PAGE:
Fools say in their hearts, “There is no God.”
They are corrupt, they commit abominable acts;
there is no one who does good.
God looks down from heaven on humankind
to see if there are any who are wise,
who seek after God.
They have all fallen away, they are all alike perverse;
there is no one who does good,
no, not one.
This is the beginning of Psalm 53, the appointed evening psalm for December 4. Really? This psalm is offered to us as a nighttime blessing early in the season of hope? This bleak view of humanity, this black cynicism, this misanthropic despair? Who wants to go to sleep thinking these thoughts? Even the last lines don’t give us enough hope to counteract the pessimistic lament so we can sleep through the night in peace. Or is that the point? Is this psalm meant to wake us up to what for many is the only existence they know? The desolation of loneliness, the gnawing hunger, the misery of grief – these are signs that nothing is right in the world. The truth is: while we sleep in heavenly peace, others are suffering. The psalmist demands that we pay attention. Advent demands that we do more than pay attention – that we wake up and get busy. The time has come… the summons to action has been clearly spoken.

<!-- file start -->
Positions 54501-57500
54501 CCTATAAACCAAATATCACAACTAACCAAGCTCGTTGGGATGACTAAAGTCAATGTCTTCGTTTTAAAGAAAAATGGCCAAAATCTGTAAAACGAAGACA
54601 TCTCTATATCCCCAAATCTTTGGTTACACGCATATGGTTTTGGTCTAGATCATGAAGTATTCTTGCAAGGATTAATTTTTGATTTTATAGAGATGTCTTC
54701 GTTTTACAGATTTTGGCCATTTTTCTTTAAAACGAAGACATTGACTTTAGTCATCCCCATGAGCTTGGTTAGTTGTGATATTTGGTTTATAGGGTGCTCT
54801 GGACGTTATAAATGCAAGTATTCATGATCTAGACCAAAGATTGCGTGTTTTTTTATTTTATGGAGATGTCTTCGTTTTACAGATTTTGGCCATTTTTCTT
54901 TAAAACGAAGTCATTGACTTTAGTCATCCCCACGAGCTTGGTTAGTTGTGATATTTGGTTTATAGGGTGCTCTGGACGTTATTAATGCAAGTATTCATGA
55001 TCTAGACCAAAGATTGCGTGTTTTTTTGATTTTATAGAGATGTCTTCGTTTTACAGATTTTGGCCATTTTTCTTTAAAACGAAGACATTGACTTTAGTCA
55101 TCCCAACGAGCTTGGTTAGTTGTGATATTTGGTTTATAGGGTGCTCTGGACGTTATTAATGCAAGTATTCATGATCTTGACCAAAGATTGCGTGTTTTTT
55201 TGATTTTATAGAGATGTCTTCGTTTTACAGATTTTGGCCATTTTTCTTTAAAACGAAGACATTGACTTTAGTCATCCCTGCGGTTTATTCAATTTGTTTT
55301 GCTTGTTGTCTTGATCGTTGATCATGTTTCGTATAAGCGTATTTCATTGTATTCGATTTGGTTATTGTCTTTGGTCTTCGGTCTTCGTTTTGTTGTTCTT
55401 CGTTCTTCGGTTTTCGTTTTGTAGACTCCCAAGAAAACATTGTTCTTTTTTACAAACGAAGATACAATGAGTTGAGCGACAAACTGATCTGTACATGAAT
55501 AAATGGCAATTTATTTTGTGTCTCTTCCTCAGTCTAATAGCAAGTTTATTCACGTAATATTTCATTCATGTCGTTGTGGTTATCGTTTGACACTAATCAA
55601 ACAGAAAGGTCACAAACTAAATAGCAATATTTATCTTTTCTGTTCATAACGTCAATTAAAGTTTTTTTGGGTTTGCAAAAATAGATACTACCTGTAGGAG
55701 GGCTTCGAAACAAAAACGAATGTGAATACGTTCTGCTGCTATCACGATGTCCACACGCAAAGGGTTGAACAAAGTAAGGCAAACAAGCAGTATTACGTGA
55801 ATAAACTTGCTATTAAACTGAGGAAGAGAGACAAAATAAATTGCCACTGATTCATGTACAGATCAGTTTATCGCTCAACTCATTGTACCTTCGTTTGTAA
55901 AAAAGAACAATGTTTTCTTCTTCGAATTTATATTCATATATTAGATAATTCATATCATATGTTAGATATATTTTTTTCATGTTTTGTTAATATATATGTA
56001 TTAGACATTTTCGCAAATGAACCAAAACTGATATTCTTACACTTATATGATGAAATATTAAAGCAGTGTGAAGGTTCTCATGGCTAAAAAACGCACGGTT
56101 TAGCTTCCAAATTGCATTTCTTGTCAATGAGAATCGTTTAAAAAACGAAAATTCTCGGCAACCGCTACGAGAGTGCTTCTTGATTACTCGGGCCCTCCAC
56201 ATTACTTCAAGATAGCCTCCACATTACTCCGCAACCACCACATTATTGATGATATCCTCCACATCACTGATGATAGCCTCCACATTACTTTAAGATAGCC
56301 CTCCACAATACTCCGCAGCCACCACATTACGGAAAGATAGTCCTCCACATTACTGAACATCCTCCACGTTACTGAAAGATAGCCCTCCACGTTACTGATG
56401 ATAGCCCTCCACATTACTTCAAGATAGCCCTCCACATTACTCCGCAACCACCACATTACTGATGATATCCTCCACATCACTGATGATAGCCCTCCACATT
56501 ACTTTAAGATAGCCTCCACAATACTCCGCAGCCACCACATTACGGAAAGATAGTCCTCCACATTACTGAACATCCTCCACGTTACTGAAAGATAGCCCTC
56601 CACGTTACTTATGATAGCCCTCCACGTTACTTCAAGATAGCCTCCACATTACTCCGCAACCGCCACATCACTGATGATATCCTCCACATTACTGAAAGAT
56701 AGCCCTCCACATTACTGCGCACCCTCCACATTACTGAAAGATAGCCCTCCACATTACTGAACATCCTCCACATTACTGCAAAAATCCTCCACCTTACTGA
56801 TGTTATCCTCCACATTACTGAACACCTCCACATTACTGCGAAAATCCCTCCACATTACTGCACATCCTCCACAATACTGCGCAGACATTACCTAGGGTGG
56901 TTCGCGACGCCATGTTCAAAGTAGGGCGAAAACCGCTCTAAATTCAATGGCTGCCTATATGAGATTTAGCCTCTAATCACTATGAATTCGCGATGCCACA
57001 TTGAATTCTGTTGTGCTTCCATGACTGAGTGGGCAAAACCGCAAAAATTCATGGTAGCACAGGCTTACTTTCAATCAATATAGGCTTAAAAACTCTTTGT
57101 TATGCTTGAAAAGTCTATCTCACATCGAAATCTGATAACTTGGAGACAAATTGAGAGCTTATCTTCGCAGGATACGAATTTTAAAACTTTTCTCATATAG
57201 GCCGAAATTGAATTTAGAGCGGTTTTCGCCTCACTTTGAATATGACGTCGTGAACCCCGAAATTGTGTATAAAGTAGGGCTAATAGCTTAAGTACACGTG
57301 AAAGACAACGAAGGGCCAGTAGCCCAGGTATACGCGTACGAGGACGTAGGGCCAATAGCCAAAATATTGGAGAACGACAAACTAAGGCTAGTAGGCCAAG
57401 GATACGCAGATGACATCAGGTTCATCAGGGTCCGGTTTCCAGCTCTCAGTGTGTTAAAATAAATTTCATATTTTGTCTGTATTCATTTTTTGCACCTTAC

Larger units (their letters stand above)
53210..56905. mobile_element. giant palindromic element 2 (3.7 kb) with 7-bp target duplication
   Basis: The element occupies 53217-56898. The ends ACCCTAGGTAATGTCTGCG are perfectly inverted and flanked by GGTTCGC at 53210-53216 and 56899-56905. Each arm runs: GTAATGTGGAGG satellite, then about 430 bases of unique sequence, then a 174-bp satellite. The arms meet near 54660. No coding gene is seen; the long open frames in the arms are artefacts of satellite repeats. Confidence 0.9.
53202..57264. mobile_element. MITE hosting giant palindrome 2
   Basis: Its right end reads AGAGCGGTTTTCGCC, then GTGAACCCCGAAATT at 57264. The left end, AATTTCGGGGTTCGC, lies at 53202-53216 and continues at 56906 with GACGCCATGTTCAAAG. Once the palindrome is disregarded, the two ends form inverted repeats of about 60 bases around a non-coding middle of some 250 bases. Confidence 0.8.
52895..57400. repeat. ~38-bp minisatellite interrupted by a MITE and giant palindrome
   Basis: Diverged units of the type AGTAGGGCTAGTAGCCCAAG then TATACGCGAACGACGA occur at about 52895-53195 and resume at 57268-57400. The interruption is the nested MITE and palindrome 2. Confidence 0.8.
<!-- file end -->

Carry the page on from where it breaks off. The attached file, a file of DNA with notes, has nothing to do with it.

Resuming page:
“Sleepers, wake!” A voice astounds us,
the shout of rampart-guards surrounds us:
“Awake, Jerusalem, arise!”
Midnight’s peace their cry has broken,
their urgent summons clearly spoken:
“The time has come, O maidens wise!
Rise up, and give us light;
the Bridegroom is in sight.
Your lamps prepare and hasten there,
that you the wedding feast may share.”